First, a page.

BRRISON

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BRRISON
BRRISON gondola close-up (20130926055300).jpg
BRRISON prior to launch
Location(s)United States
Telescope styleBalloon-borne telescope
Optical telescope Edit this on Wikidata

The Balloon Rapid Response for ISON (BRRISON) was a NASA project involving a stratospheric balloon with science instruments intended to study comet C/2012 S1 (ISON) and other celestial objects.

Construction[edit]

The balloon featured an azimuth and attitude stabilized gondola carrying an 80-centimeter (31 in) telescope and two instruments on separate optical benches.[1][2] The Johns Hopkins University Applied Physics Laboratory contributed the BRRISON Infrared Camera (BIRC) for detecting water and carbon dioxide at 2.5 to 5 μm.[1][3] The Southwest Research Institute provided the Ultraviolet-Visible light camera (UVVis) with a fine steering mirror to detect hydroxyl (308 nm) and cyanogen (385 nm) emissions.[1][3] To save time, both the telescope and gondola avionics were refurbished from JHU/APL's Stratospheric Terahertz Observatory mission.[4][5] The BRRISON payload was intended to operate at 36,600 meters (120,000 ft) for up to 22 hours.[6] The mission cost US$10.2 million, excluding the balloon and NASA personnel expenses,[4] and progressed from concept to launch pad in ten months.[6]

Mission[edit]

While Comet ISON was the primary target, this mission also planned to observe other objects, including comet 2P/Encke, Jupiter and its moons, the Mizar star system, Earth's Moon, and asteroids 10 Hygiea and 130 Elektra.[7] Another goal was to measure Earth's atmospheric transmission and emission using BIRC and atmospheric turbulence using UVVis.[8]

Launch[edit]

The balloon was launched from the Columbia Scientific Balloon Facility at Fort Sumner, New Mexico, on 28 September 2013 at 18:10 MDT (29 September 2013 at 00:10 UTC).[5][7] However, about two and a half hours after launch,[9] a communication interruption between hardware caused the telescope to return to its stowed position too rapidly, resulting in the stow bar being trapped.[10] Team members worked to fix the problem, but the telescope was unable to be redeployed.[9] The decision was made to keep the balloon afloat until it reached a safe location for mission termination, which occurred on 29 September at 06:04 MDT (12:04 UTC).[5] The gondola and its payload was released under parachute and recovered near Spur, Texas,[5] in "excellent condition".[11] The hardware may be reused on future balloon missions.[12]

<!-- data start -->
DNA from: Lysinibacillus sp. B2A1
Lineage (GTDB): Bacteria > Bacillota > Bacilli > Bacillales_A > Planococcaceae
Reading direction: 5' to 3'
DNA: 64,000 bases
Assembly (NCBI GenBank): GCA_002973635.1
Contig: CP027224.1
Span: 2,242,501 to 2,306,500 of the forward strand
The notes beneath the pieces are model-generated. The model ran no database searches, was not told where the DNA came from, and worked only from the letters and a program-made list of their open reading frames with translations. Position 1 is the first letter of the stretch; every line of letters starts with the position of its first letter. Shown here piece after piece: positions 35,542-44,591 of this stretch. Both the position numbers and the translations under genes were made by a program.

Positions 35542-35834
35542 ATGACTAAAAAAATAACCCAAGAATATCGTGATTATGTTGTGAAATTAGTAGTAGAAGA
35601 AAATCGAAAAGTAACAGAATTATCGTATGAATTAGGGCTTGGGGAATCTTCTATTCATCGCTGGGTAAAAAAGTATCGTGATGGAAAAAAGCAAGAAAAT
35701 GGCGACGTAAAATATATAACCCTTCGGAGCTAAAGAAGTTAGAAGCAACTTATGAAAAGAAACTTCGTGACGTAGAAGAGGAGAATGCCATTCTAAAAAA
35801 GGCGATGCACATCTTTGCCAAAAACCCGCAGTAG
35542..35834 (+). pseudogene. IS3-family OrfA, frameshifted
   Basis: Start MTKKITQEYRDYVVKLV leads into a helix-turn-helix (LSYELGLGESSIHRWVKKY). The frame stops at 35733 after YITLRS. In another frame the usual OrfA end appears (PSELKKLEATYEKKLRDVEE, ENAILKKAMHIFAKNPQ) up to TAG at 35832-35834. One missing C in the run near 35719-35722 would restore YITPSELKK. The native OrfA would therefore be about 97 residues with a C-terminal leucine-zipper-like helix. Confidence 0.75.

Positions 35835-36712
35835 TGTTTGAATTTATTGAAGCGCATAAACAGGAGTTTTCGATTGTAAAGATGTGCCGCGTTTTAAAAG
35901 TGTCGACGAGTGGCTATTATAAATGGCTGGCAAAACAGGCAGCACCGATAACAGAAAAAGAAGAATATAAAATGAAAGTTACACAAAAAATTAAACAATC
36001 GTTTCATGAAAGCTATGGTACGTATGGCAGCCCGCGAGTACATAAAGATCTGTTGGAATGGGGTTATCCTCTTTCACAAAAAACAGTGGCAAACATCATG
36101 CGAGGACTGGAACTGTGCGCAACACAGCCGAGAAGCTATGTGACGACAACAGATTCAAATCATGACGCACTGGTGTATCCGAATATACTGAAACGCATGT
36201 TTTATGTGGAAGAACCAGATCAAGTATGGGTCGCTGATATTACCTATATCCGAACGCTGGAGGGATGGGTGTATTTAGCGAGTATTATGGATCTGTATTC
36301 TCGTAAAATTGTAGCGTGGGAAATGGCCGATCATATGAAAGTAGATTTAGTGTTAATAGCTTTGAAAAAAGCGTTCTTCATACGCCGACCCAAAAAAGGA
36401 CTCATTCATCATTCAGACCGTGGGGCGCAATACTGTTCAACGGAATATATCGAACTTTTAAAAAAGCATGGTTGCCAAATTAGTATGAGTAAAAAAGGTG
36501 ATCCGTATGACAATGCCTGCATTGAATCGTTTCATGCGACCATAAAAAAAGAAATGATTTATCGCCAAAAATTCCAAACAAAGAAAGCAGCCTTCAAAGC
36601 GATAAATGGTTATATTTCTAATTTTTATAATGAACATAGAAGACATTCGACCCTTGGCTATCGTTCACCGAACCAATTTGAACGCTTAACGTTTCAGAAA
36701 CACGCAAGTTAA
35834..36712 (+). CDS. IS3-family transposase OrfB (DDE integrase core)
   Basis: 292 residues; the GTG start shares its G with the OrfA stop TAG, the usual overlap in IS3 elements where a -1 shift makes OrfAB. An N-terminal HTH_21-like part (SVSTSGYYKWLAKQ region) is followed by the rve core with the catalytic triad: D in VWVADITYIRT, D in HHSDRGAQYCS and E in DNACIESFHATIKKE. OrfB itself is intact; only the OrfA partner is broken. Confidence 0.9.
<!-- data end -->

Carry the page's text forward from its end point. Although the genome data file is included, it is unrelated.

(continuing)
References[edit]

  1. ^ a b c Kremic & Cheng 2014, p. 5.
  2. ^ Landis 2013, p. 15.
  3. ^ a b "BRRISON". NASA Planetary Data System Small Body Node. University of Maryland. 20 November 2014. Retrieved 6 March 2015.
  4. ^ a b Landis 2013, p. 11.
  5. ^ a b c d Pacheco, Luis Eduardo, ed. (2014). "BRRISON (Balloon Rapid Response for ISON)". StratoCat. Retrieved 6 March 2015.
  6. ^ a b "NASA's BRRISON Heads West to Prepare to Meet Comet ISON". Johns Hopkins University Applied Physics Laboratory. 6 September 2013. Archived from the original on 30 March 2015. Retrieved 6 March 2015.
  7. ^ a b Brown, Geoffrey (28 September 2013). "BRRISON Soars to Study Comet ISON" (Press release). Johns Hopkins University Applied Physics Laboratory. Retrieved 6 March 2015.
  8. ^ Cheng et al. 2013, p. 11.
  9. ^ a b Eggers, Jeremy (29 September 2013). "BRRISON suffers science payload anomaly, unable to collect data". NASA. Retrieved 6 March 2015.
  10. ^ Kremic & Cheng 2014, p. 10.
  11. ^ Kremic & Cheng 2014, p. 11.
  12. ^ Kremic & Cheng 2014, p. 12.

Bibliography[edit]

External links[edit]